Ammonia Diaper Rash: Causes, Treatment & Prevention (with Pictures)


Ammonia diaper rashes are not a new problem to parents by any means. In fact, baby powder companies were using ammonia to sell their talcum powders back when cloth diapers were the only option in the 1930’s to 1950’s (the first disposable diaper didn’t hit the US mass market until 1948).

Here are a few advertisements from that era talking about the irritation and “scalding” of “ammonia diaper” (i.e. ammonia burns):

But of course today, we know that talcum powder poses a significant cancer risk, and have a lot more products at our disposal. We also have better cleansing products and washing machines that can help prevent ammonia in the first place, so keep reading!

Important note: This article is for information purposes only. It exists to help you with rash prevention and give you a better understanding of diaper rashes so that when you discuss your baby’s rash with your pediatrician you’re more informed.

All rashes that don’t clear up quickly, or that are recurring often, should be checked by a pediatrician to ensure they are manageable and do not require medical attention and/or medication. Never, ever, take another mom’s advice or an online article’s say so over the expert opinion of a medical professional who has spoken to you about your baby’s health.

When in doubt, always check with a pediatrician!

Is Diaper Rash Common with Cloth Diapers?

Of course, all this talk about ammonia rash over the past 100 years is likely to make you ask if diaper rash is more common in cloth diapers, but rest assured it’s not.

I recently interviewed Dr. Lyndsey Garbi, a board-certified Pediatrician and Neonatologist, and the Chief Pediatrician of Blueberry Pediatrics about diaper rash, and she said, “Diaper rashes are less frequent with cloth diapers,”

You can read my complete interview with Dr. Garbi about diaper rash here, but the long story short is that while cloth diapers can cause fewer rashes than disposable diapers, diaper rashes are common. The truth is there are a multitude of causes of diaper rash including food sensitivities, teething, product sensitivities, fabric sensitivities, wash issues, and yes, ammonia/ph imbalances. Ammonia is very irritating to skin, and it’s a common cause of diaper rashes in both cloth diapers and disposable diapers.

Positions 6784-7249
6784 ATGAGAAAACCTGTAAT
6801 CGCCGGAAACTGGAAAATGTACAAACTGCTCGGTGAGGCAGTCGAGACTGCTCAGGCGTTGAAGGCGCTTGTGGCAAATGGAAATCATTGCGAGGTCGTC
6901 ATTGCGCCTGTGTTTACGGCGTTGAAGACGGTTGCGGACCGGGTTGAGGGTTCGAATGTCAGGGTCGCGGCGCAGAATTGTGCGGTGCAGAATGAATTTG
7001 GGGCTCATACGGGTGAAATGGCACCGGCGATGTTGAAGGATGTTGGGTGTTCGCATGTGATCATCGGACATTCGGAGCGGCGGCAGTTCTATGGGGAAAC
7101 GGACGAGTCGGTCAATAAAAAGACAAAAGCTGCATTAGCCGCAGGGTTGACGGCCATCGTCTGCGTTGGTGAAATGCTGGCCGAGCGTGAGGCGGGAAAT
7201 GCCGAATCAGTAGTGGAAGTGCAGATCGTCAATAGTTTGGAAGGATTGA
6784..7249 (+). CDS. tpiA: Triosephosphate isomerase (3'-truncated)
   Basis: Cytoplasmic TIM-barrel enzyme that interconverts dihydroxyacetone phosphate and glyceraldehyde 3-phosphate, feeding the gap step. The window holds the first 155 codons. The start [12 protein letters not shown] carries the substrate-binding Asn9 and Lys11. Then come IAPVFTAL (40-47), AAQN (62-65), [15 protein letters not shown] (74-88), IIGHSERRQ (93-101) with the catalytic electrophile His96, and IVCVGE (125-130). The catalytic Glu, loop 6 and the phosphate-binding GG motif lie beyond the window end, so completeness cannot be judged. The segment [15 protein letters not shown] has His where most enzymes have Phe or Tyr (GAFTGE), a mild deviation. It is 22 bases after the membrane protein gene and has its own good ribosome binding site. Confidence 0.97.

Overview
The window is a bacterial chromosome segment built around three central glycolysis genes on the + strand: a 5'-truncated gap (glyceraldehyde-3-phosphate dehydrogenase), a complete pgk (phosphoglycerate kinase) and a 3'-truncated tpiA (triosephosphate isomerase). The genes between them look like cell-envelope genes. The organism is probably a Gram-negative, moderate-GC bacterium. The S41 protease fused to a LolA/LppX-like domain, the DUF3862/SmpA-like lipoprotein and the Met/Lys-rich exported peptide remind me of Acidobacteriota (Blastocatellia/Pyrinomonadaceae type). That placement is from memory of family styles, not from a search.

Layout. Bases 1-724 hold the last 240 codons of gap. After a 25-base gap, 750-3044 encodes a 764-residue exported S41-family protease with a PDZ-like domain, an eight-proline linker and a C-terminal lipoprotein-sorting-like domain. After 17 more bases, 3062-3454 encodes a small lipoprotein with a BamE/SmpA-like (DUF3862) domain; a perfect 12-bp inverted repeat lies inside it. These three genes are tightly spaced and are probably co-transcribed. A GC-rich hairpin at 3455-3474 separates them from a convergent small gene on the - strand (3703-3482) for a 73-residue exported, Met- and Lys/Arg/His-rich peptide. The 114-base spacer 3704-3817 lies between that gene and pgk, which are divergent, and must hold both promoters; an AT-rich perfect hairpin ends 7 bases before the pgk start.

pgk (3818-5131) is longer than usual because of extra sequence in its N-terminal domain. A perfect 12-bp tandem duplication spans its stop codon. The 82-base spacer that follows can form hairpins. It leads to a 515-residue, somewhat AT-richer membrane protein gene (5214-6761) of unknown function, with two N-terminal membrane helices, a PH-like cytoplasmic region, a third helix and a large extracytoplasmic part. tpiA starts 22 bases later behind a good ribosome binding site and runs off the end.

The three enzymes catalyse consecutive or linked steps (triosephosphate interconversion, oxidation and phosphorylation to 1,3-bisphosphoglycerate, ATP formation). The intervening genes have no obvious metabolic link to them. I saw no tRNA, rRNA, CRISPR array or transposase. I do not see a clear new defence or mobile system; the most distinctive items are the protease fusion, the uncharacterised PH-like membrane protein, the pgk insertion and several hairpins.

Sometimes you can tell what type of rash you are dealing with visually, however, if the treatments you’re using aren’t helping after a day or two, if it looks worse after treatment, if it’s causing discomfort to the child, if it looks fungal, or if you’re becoming uncomfortable handling it alone, don’t delay further and contact your pediatrician.

What Does Ammonia Diaper Rash Look Like? (Ammonia Diaper Rash Pictures)

While I am not a doctor, and don’t play one on t.v (see the disclaimer above), I have been speaking about cloth diapers and rashes with the tens of thousands of moms in the Cloth Diapers for Beginners community for over seven years now, and can confidently say that rashes caused by ammonia burn or a similar irritation (more on the causes in a moment), do actually look different than other types of diaper rash.

Specifically, this type of rash looks intensely, almost neon, red. If it worsens blisters can also appear, which is why this type of rash is often called, “ammonia burn.” This bright redness looks very different than the slight redness caused by typical diaper rash (contact dermatitis), or the bumpy and/or white filmy types of rashes that are caused by yeast.

The angry redness and/or blistering that comes from ammonia rashes can appear across the entire diaper area, or only around the anus area (this is a good indication the cause is food related, but more on that in a moment).

This type of rash also often appears only around the top of the diaper, and where the leg elastics touch the legs, but it’s important not to confuse these markings with sock marks.

Sock Marks vs. Ammonia Diaper Rash Marks

“Sock marks” are called that because they resemble the same indentations and slight redness that your ankle gets after a day of wearing a snug sock. While your skin because slightly red and has some light indentation, which will quickly fade, there’s no pain or discomfort as a result.

Rash lines however don’t fade and don’t usually have indentations, but in fact, can be raised from inflammation of your baby’s skin.

What Causes Ammonia Rashes?